The Punjab challenge: No honeymoon period for Captain

The Congress government will face its first major test in ensuring smooth wheat procurement.

Written by Anju Agnihotri Chaba | Jalandhar | Updated: March 16, 2017 8:31 am
punjab, punjab farmers, punjab wheat production, punjab new government, congress punjab, captain amarinder singh, wheat procurement punjab, punjab congress government Labourers cleaning wheat at a mandi in Punjab. pti

Captain Amarinder Singh might have to hit the ground running, even as he takes over as chief minister of Punjab after a ten-year interlude. His first test will come in as less as 3-4 weeks, when government agencies get ready to procure a likely bumper crop of wheat that would arrive in the 150-plus mandis across the state. Till a couple of years ago, grain procurement was a smooth and routine affair in Punjab. But it hasn’t been so since the paddy procurement season from October 2014, when the new BJP-led dispensation at the Centre delayed the release of a second Rs 10,000 crore cash credit limit (CCL) installment from banks to the state government. The amount — out of a little over Rs 20,000 crore demanded — was finally released, but only after the Punjab government had partly cleared what the Centre claimed to be outstanding payment dues from earlier years.

Subsequently, the issue of clearing outstandings was raised before every kharif (October-December) and rabi (April-June) procurement season. This was accompanied by delayed release of CCL installments from banks, necessary to enable state agencies undertake grain purchases from farmers. Matters came to a head last April, when the Reserve Bank of India (RBI) claimed that grain stocks worth Rs 12,000 crore supposedly procured using bank monies had gone “missing” from Punjab’s godowns. It resulted in the central bank’s authorisation for the first CCL instalment of Rs 17,523 crore – as against the state government’s demand of Rs 20,094 crore – coming only on April 20. And even that happened only after the chief minister Parkash Singh Badal – whose Shiromani Akali Dal (SAD) is an alliance partner of the BJP both at the Centre and the state – personally met and sought Prime Minister Narendra Modi’s intervention.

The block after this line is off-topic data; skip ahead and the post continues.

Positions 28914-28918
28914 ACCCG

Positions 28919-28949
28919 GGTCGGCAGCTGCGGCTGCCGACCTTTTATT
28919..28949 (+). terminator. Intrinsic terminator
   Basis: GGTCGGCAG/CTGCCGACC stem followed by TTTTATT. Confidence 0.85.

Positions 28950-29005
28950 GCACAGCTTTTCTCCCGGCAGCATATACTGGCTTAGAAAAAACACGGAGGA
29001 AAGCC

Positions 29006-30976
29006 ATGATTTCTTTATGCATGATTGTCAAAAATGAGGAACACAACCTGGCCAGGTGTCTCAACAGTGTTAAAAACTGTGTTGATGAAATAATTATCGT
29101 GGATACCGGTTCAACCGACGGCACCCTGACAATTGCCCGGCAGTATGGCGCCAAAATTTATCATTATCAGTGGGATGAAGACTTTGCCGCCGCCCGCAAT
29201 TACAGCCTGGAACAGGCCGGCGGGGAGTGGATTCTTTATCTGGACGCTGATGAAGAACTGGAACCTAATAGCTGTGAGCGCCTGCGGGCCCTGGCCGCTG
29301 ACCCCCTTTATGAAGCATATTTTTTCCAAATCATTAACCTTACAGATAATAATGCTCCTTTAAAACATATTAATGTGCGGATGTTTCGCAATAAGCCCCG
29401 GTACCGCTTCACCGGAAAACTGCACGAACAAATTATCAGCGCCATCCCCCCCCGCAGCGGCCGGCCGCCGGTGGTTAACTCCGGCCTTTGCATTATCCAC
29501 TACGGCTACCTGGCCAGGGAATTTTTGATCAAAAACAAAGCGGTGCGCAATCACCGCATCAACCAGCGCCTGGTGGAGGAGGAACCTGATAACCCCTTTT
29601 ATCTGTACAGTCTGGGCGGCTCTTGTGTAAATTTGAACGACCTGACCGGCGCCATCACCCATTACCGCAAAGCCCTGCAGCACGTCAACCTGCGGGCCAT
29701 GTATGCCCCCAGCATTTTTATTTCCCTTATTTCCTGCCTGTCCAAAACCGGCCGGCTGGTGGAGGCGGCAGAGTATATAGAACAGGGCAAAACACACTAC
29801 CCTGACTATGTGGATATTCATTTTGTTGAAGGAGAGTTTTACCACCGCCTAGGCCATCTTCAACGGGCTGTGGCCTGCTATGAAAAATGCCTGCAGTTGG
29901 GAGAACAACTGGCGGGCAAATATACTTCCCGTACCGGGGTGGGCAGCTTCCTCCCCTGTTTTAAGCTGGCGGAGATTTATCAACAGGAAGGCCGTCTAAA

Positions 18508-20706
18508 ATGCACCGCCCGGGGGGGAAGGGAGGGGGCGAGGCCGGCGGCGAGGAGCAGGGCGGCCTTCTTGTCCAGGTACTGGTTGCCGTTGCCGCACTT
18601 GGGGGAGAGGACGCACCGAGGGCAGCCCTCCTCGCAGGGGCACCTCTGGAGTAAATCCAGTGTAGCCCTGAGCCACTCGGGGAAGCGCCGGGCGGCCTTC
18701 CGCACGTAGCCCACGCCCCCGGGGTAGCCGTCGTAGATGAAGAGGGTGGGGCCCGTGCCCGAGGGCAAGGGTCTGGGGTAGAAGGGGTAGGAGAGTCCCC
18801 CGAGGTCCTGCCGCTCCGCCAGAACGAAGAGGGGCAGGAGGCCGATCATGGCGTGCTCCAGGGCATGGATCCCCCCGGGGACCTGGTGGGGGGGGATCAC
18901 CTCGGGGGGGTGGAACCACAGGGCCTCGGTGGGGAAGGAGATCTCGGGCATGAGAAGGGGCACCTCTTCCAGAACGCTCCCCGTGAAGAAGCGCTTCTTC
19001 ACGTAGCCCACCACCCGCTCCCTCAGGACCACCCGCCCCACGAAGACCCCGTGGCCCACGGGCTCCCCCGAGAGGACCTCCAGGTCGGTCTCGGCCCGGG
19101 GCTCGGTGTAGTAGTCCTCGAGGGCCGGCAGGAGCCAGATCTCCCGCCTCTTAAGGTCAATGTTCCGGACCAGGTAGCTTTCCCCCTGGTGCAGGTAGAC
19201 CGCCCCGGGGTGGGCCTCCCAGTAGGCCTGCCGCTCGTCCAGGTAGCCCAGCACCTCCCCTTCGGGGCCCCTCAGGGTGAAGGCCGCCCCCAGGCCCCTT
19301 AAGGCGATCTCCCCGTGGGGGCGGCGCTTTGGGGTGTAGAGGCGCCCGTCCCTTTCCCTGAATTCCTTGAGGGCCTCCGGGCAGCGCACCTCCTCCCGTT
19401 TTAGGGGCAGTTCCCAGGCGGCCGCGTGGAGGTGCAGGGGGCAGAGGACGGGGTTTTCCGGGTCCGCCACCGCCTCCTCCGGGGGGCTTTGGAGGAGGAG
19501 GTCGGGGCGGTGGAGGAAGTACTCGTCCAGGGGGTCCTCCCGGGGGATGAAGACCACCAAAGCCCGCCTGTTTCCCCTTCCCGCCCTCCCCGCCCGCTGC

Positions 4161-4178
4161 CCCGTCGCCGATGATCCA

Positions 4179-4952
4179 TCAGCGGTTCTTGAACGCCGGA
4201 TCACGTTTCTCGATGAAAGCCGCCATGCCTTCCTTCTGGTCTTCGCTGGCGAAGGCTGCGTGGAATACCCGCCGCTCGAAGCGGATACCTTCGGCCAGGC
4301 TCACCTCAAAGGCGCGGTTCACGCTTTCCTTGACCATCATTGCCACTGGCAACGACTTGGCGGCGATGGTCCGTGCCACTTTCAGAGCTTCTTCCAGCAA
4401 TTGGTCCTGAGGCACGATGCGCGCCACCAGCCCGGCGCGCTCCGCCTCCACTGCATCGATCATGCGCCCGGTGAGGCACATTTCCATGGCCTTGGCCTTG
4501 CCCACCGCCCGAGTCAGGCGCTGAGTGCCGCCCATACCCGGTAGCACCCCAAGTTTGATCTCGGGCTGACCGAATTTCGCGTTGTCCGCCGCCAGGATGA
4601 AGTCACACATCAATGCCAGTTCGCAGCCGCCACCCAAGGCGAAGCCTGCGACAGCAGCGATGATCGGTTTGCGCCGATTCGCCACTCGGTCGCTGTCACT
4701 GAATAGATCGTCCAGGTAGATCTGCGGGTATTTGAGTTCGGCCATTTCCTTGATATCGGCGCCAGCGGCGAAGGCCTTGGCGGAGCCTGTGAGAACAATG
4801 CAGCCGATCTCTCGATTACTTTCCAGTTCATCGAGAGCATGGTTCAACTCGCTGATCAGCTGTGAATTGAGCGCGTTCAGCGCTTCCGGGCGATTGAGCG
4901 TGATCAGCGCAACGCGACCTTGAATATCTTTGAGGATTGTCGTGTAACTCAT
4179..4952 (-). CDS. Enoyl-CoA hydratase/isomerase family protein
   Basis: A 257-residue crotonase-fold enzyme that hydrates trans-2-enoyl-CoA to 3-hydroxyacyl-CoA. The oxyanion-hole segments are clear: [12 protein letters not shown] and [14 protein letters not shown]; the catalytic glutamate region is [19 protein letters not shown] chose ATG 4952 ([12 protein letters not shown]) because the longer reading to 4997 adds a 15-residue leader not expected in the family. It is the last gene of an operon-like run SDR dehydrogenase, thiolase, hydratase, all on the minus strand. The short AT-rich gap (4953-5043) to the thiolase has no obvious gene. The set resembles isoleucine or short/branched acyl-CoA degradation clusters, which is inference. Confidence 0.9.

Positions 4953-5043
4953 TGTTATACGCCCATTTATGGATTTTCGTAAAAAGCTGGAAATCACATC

During the 2016 paddy procurement season, the CCL installment releases were staggered to the extent that state agencies could pay farmers Rs 12,000 crore between October 1 and October 16, and nothing thereafter till November 21. Subsequently, payments of Rs 7,437 crore were made till December 6 and the balance Rs 5,000-5,500 crore towards mid-December. “In the past two years, we have been getting payment 40-60 days after sale of our crop, when the prescribed norm of the state agencies is 72 hours,” noted Jagir Singh, a five-acre farmer from Jamsher village near Jalandhar. His real fear, though, is that things could worsen with a new state government ruled by a party (Congress), which is in the Opposition at the Centre.

“We never had such a problem during 2002 to 2007 under Amarinder Singh. We hope he will save us from uncertainty and harassment this time, too,” said Sulkhan Singh, who farms seven acres near Nurmahal in Jalandhar district. His confidence is, however, not shared by Balbir Singh Rajewal, president of a Bharatiya Kisan Union faction. “How can we expect timely release of CCL installments now, when the current government at the Centre did not care for its own ally ruling here?” he quipped.  The outgoing SAD-BJP government in Punjab had sought a CCL amount of Rs 20,863 crore for procurement of up to 12.5 million tonnes (mt) of this year’s wheat crop, which will start coming in from early April. The Centre is said to have already given its approval, even as the RBI is yet to issue directions to the 67-bank consortium led by the State Bank of India to release the funds.

Equally serious an issue is the Badal government’s decision in October to borrow an amount of Rs 31,000 crore, to settle the state’s “legacy food cash credit account” piled up until March 31, 2015 and not secured by grain stocks. The conversion of these supposed outstandings into a term loan, repayable in half-yearly instalments over 20 years, has come under flak, as it adds to the state’s already heavy debt burden. “Earlier, we were being told that the Punjab government was being owed money by the Centre against various unreimbursed costs of procurement. But suddenly now, it is the state government that has agreed to repay the Centre, without giving a convincing reason for doing so. The cost will ultimately be borne by Punjab’s people and if the new government does not agree to pay, the Centre will simply stop releasing CCL amounts,” Rajewal pointed out.

Wheat procurement from Punjab stood at 10.90 mt in 2013-14, 11.64 mt in 2014-15, 10.34 mt in 2015-16 and 10.65 mt in 2016-17, out of the country’s total of 25.09 mt, 28.03 mt, 28.09 mt and 22.96 mt for these respective four rabi marketing seasons.

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